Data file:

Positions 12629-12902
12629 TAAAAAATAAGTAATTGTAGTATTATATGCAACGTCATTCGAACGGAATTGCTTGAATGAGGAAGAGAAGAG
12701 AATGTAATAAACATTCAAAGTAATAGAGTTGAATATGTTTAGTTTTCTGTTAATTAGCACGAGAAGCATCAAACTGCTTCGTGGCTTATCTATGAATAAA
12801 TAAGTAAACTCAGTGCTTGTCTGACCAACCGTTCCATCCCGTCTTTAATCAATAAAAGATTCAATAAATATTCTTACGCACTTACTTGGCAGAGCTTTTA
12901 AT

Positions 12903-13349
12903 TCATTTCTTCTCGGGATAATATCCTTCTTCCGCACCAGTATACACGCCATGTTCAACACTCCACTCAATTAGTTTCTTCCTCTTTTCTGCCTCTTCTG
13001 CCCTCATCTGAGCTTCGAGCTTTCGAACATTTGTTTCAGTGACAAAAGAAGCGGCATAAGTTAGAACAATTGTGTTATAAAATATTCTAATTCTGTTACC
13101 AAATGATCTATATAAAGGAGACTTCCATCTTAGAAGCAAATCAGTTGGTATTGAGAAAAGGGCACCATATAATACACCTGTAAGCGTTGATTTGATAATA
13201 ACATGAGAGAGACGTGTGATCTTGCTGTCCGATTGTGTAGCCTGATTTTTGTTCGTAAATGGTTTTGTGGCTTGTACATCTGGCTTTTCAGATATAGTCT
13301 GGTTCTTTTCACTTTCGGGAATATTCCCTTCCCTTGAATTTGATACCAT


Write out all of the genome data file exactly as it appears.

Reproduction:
Positions 12629-12902
12629 TAAAAAATAAGTAATTGTAGTATTATATGCAACGTCATTCGAACGGAATTGCTTGAATGAGGAAGAGAAGAG
12701 AATGTAATAAACATTCAAAGTAATAGAGTTGAATATGTTTAGTTTTCTGTTAATTAGCACGAGAAGCATCAAACTGCTTCGTGGCTTATCTATGAATAAA
12801 TAAGTAAACTCAGTGCTTGTCTGACCAACCGTTCCATCCCGTCTTTAATCAATAAAAGATTCAATAAATATTCTTACGCACTTACTTGGCAGAGCTTTTA
12901 AT

Positions 12903-13349
12903 TCATTTCTTCTCGGGATAATATCCTTCTTCCGCACCAGTATACACGCCATGTTCAACACTCCACTCAATTAGTTTCTTCCTCTTTTCTGCCTCTTCTG
13001 CCCTCATCTGAGCTTCGAGCTTTCGAACATTTGTTTCAGTGACAAAAGAAGCGGCATAAGTTAGAACAATTGTGTTATAAAATATTCTAATTCTGTTACC
13101 AAATGATCTATATAAAGGAGACTTCCATCTTAGAAGCAAATCAGTTGGTATTGAGAAAAGGGCACCATATAATACACCTGTAAGCGTTGATTTGATAATA
13201 ACATGAGAGAGACGTGTGATCTTGCTGTCCGATTGTGTAGCCTGATTTTTGTTCGTAAATGGTTTTGTGGCTTGTACATCTGGCTTTTCAGATATAGTCT
13301 GGTTCTTTTCACTTTCGGGAATATTCCCTTCCCTTGAATTTGATACCAT